The construction of the world’s digital infrastructure has been a uniquely collaborative affair, with governments, research institutions and corporations all playing their part in the creation of a monumental web of data centers, cables, towers, satellites and sensors.
But there are a few companies whose contributions to the whole has been unrivaled, firms that built networks responsible for a vast portion of digital traffic, and which are spending billions to extend their dominance even further.
“Fifteen years ago when I started at Google I didn’t imagine that we would be building the world’s largest network, or the world’s largest compute infrastructure,” Benjamin Treynor Sloss told DCD. As vice president of 24/7, his job is to keep Google online - all of it, from Search to Maps to Cloud Platform.
“If Google ever stops working, it’s my fault,” he said. “That’s my job. You know, one year at a time.”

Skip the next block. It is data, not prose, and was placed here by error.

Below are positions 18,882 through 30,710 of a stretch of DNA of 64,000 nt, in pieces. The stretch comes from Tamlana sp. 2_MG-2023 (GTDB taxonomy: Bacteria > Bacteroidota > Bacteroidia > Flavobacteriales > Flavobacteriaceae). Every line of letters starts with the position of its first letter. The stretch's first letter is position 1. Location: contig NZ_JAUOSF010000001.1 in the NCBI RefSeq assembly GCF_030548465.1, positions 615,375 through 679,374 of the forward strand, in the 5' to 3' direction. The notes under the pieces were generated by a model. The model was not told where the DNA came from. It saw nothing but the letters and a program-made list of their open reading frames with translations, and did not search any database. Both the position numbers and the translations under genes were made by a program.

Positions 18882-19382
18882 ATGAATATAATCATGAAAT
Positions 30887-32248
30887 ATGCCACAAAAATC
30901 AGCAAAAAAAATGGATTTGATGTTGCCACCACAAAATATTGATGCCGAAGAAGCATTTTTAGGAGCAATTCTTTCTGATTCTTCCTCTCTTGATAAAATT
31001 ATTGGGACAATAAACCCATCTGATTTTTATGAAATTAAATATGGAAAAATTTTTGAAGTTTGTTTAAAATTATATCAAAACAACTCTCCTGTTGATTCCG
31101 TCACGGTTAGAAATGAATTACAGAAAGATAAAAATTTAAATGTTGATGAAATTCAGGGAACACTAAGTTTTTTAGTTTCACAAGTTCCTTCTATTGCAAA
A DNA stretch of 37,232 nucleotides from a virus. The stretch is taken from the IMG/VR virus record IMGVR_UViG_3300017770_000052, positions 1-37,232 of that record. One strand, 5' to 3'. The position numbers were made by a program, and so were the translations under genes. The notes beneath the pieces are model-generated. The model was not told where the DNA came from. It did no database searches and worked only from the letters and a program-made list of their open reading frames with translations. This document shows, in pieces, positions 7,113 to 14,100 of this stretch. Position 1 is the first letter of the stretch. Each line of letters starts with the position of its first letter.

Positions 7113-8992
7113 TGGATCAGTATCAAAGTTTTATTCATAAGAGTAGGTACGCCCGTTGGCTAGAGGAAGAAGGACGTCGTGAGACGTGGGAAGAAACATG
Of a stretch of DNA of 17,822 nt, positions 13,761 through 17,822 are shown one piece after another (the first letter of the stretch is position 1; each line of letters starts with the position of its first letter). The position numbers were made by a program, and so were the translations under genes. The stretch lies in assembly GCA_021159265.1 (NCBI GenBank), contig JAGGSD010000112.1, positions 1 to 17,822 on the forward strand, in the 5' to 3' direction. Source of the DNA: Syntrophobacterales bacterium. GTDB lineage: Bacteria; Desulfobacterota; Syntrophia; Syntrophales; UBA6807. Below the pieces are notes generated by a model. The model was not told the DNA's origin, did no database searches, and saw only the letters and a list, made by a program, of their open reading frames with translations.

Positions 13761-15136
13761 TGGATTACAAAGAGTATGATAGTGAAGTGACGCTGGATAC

The growth challenge
When Sloss joined the business, he couldn’t predict how large the company and its infrastructure requirements would become. “I just knew that we had a set of things that we needed to do in the next three months and I could extrapolate out with a great deal of confidence for the next two to three years.”
At Microsoft, the experience was similar for David Gauthier, the company’s senior director of data center strategy and architecture. “I’ve been at Microsoft about 19 years, and I’ve been involved in our data center infrastructure that whole time,” he told DCD.
“It’s been quite a journey - coming up from the early days of Microsoft, with MSN, and then the original push into algorithmic search with Bing. We thought we were hyperscale back then: I don’t think we had any real grasp of what was coming. This thing has just taken off in a way that is really unique to any industry.”
Google, too, has had to deal with extraordinary growth, further exacerbated by its entry into the cloud services market. “As we started to offer a public cloud product we used the same data centers and really the same infrastructure, the same network, same servers, the same everything, that we were already using,” Sloss said.